The Grandview Heights school board June 19 approved a two-year contract with the district's teachers.
The contact, which was ratified earlier this month by the union, grants teachers no increase in base salary for the 2014-15 school year, Superintendent Ed O'Reilly said.
The starting base salary for the 2014-15 school year will be $39,288, the same as it was this school year, he said.
For the 2015-16 school year, the starting base salary will be $39,877 -- an increase of 1.5 percent, he said.
Those figures are for beginning teachers who hold a bachelor's degree.
Teachers' salaries will increase with the level of education they have achieved and the longer they have been teaching.
The maximum salary for a teacher with a bachelor's degree and 15 or more years experience is $72,683 in 2014-15. The maximum amount will increase to $73,772 in 2015-16.
A teacher with a master's degree, 45 credits and one year of experience will earn a $51,074 salary in 2014-15.
The salary is $94,291 for teachers with a master's degree plus 45 credits and 15 years of experience.
For 2015-16, the salary range for teachers with master's degrees and 45 credits ranges from $51,840 for those with one year of experience to a maximum of $95,705 for those employees with 25 or more years of experience.
The board's contribution to teachers' health-insurance premiums will continue to be 80 percent on standard single plans and 70 percent for family coverage in 2014-15.
If premiums increase by more than 12 percent the following school year, the employee and board equally will share the cost of the increase.
Teachers will continue to be required to participate in a high-deductible plan with a health savings account, a provision that was added to the last contract approved two years ago.
"That (provision) saves the district a significant amount of money," O'Reilly said.
The June 19 meeting was O'Reilly's last regular meeting as superintendent.
He will leave the district effective July 31, but after July 1 will assist new Superintendent Andy Culp with his transition and work on other special projects for the district.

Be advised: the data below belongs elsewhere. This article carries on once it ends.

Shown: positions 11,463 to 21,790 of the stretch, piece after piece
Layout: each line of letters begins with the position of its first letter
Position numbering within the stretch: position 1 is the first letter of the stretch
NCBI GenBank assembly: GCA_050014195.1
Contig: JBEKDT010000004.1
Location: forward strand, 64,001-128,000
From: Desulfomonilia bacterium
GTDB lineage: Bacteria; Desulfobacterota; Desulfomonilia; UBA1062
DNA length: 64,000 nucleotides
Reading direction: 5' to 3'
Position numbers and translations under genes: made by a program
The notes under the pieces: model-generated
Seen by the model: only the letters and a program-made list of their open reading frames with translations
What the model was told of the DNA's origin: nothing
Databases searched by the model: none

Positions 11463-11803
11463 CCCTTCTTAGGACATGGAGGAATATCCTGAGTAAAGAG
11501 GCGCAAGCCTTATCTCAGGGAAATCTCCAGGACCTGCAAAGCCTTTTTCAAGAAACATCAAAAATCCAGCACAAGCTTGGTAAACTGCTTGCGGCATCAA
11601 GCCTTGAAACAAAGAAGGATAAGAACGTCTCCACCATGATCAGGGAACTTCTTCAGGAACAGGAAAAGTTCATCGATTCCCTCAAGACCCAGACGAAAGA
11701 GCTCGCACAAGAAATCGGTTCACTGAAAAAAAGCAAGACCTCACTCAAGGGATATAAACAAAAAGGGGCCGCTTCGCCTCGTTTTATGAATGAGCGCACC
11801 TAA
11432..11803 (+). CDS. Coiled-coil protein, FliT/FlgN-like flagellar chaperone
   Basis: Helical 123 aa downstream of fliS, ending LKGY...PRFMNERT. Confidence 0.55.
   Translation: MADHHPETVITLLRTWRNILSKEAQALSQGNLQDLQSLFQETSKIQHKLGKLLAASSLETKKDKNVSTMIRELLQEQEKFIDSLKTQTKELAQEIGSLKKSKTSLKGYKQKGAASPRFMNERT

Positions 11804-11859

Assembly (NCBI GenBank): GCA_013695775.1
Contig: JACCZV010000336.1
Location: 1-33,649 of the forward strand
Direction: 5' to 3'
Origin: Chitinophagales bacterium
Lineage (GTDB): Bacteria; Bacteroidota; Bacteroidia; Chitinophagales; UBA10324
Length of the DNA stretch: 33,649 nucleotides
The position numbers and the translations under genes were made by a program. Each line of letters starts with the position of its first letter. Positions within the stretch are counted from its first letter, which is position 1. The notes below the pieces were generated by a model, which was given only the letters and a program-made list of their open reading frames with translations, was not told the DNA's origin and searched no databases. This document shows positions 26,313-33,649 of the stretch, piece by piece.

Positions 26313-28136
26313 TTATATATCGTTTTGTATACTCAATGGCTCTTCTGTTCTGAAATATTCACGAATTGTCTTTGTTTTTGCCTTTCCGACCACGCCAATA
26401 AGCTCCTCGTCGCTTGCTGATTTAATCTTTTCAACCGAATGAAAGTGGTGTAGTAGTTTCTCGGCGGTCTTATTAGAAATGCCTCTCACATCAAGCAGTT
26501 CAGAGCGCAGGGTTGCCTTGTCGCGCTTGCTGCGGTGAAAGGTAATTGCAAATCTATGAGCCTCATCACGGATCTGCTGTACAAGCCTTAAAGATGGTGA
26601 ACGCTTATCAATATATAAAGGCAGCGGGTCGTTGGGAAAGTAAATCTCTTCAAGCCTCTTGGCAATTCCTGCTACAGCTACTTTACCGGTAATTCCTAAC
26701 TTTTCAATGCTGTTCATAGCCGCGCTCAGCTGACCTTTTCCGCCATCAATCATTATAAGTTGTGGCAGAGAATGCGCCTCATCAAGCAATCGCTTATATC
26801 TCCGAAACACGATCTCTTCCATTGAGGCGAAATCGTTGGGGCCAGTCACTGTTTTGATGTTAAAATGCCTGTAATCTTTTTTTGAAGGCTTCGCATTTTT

Current and former board members paid tribute to O'Reilly during the meeting.
Former board member Kathy Lithgow said choosing O'Reilly to be the district's superintendent "was the best decision we ever made in my 12 years on the board."
O'Reilly brought many good qualities to the position, including integrity, optimism and a strong work ethic, she said.
"it was a wonderful time working with you," former board member Suzanne McLeod said to O'Reilly.
"I truly appreciate who you are and what you brought to the community."
Former board member Ron Cameron noted the board "came very close" to not hiring O'Reilly.
The Ohio School Boards Association gave the district a list of 11 candidates who, "resume-wise," seemed to be a good fit for Grandview's needs, he said.
O'Reilly was the last person included in the roster of candidates the board called in for initial 45-minute interviews, Cameron said.
When he returned for a final two-hour interview, "everyone agreed hands-down he was the person for the job," Cameron said.
Current board Vice President Debbie Brannan thanked O'Reilly for his eight years of service and praised him for his leadership and financial responsibility.
O'Reilly helped to guide the district through uncertain financial times, including a loss of $1.5 million in state revenue, she said.
During his tenure, the district needed to place only one levy on the ballot, Brannan said.
O'Reilly also helped to lead Grandview schools in the effort to increase and enhance the use of technology in the classroom, she said.